Don: Neither will buying some Tokaji wine and leaning up against a wall in Grand Central pretending you’re a vagrant.

Man in Fez Hat: You what it’s like to watch all you ants go into your hive? I wipe my ass with the Wall Street Journal. …Look at you—satisfied, dreaming up jingles for soap flakes and spot remover, telling yourself you’re free.

Don: My god. Stop talking. Make something of yourself

Midge’s Lover: Like you? You make the lie. You invent want. You’re for them… not us.

Don: Well I hate to break it to you, but there is no big lie. There is no system. The universe is indifferent .

Man in Fez Hat: Man, why’d you have to say that?

* * *

It is so easy to take Don’s side in this moment. History, more or less proves him right. (Plus, it’s difficult to feel sympathy for a pigeon-chested twentysomething in a peasant shirt when he is standing next to Don Draper). The political changes that defined the 60’s and 70’s came about through a combination of disciplined political action — not music festivals.

This idea of counterculture, and the Us v. Them dichotomy has always existed  Western Civilization (see supreme court case Jesus v Romans),  but this specific bohemian scorn against ‘the ad man’ was fomented specifically during the 1960s.

In the view of Midge’s glassy eyed party guests, society had become overrun with lies and propaganda thanks to hyper consumption fueled by advertising. The world  was soiled by injustices (like Biloxi) and yet people were told freedom was to be found in washing machines and Cadillacs.   “The system”, then, was considered a huge swindle of images and symbols that repressed individualism and truth. The way to rebel was to renounce symbols of greed, discipline, and uniformity.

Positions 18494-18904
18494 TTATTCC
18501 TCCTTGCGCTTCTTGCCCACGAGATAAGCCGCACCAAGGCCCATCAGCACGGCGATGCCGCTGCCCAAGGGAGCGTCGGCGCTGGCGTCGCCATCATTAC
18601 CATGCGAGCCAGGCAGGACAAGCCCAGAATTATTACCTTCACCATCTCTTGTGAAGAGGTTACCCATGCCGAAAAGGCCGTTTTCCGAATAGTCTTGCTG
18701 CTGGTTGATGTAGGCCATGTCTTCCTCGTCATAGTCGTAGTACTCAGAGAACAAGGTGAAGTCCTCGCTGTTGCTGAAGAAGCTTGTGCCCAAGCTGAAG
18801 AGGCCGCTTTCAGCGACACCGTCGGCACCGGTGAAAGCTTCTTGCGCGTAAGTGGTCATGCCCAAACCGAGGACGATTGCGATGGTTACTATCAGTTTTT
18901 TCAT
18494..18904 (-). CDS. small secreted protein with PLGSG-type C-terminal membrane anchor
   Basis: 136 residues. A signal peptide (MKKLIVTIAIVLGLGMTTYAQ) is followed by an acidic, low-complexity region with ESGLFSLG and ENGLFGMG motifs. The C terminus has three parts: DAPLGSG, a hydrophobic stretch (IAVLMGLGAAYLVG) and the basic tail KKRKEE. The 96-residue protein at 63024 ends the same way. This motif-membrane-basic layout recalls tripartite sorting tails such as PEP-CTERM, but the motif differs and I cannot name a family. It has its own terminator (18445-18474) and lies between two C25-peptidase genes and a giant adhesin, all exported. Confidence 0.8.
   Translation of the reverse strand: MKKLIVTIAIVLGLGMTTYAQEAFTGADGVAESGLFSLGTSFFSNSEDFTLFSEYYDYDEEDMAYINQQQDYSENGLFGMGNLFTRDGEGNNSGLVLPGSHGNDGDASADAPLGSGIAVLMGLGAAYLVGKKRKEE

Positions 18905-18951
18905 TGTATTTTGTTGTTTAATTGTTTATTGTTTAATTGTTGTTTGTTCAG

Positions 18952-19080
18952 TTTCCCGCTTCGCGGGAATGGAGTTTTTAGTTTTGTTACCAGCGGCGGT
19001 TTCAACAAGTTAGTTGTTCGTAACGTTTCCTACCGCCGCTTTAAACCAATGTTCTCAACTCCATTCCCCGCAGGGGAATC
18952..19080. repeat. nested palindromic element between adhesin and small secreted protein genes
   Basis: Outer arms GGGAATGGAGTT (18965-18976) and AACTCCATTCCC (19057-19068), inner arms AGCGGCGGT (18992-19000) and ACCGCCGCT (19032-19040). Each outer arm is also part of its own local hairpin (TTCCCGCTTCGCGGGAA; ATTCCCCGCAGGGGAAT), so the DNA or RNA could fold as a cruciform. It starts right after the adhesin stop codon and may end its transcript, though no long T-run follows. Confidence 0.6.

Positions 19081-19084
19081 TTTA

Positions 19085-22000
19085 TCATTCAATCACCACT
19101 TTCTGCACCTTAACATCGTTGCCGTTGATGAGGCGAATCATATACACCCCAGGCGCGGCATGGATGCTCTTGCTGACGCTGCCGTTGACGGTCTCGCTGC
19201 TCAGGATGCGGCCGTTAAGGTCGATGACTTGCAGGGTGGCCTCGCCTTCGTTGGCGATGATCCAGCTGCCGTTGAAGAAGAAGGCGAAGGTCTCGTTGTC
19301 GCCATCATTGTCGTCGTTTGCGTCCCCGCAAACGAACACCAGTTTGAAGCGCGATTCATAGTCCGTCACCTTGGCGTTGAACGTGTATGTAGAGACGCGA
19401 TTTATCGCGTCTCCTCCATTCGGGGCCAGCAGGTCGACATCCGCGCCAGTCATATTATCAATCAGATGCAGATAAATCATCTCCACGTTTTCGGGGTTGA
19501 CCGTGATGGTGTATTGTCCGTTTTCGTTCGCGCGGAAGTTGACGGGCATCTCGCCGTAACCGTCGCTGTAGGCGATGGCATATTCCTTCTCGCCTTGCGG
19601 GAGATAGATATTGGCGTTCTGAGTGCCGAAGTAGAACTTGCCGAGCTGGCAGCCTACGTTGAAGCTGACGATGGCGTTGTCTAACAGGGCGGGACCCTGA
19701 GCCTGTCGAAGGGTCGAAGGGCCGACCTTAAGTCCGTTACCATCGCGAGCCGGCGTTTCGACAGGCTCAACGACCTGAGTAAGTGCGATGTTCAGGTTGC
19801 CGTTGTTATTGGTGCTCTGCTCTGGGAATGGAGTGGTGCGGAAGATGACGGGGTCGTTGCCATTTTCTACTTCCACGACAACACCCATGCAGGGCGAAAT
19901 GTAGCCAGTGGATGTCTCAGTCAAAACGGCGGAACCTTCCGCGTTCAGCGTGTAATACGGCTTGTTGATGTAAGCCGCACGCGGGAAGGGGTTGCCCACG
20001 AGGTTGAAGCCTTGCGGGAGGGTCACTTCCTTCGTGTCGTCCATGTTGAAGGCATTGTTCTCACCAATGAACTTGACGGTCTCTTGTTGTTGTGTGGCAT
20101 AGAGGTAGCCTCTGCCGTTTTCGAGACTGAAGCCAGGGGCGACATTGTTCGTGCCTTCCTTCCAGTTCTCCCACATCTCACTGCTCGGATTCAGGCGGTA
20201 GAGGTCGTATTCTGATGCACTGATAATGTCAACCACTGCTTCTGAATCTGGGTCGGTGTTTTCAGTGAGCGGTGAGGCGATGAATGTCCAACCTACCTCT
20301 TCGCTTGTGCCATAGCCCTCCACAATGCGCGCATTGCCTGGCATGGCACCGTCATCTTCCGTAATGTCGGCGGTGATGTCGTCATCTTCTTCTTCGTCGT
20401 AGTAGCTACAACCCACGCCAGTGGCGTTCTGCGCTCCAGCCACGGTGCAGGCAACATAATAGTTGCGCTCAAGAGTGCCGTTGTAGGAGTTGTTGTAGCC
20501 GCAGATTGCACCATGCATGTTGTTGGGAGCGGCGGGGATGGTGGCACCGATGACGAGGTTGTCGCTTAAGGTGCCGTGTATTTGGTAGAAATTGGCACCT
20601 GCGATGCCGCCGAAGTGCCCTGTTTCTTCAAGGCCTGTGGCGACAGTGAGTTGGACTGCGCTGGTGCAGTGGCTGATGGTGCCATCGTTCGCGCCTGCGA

The rub? This was done by adopting a whole new system of symbols: a hammer and sickle pin to show your defiance to the rigid McCarthyism of the 50’s, a bare midriff to outrage the mothers who taught their daughters to be polite and find husbands, or even a Paul Kinsey style beard to broadcast the notion that you and your face will not be constricted by the tyranny of disposable razors!

Yet according to Don there is no system; the universe does not care what kind of shoes you do or don’t wear; it will continue to spin mercilessly, unmoved by human turmoil (no one knows this better than a dust bowl farmhand like Dick Whitman).  So the counterculture that Midge’s buddies adopted was supposed to build a new world on individual freedom. Now, we have the benefit of being 40 years in the future and seeing that this project of theirs did not work so well: The system of hyper consumerism was not staved off by bearded men in ironic fez hats, it’s actually still thriving!

So then, where does that leave Don?  Don is also in revolt, yes? But is his brand of rebellion any more or else authentic than the hippies in the corner? After all this conversation is being had in the apartment of Don’s mistress. Don revels in the same kind of hedonism and rule breaking to satisfy his individuality as the dope smokers do. I mean, the guy shows up an hour late every day, bucks at authority, and has joyless sex with powerful women for what reason exactly? To shake off that creeping alienation that comes from a world living in a world of well disguised lies?

At least his feet are clean when he does it.

2:34am  |  40 notes   |  Babylon |  Mad Men Season 1 |  Midge Daniels |  Don Draper |  beatniks 
  1. liquidchroma reblogged this from madmenfootnotes and added:
    And now dude would be wearing his fez to work every day as “VP of Social Marketing” or “Director of Creative Solutions”...
  2. rrainking reblogged this from madmenfootnotes and added:
    I’m with Don 100% here. That douchebag in the fez is the WORST.
  3. madmenfootnotes posted this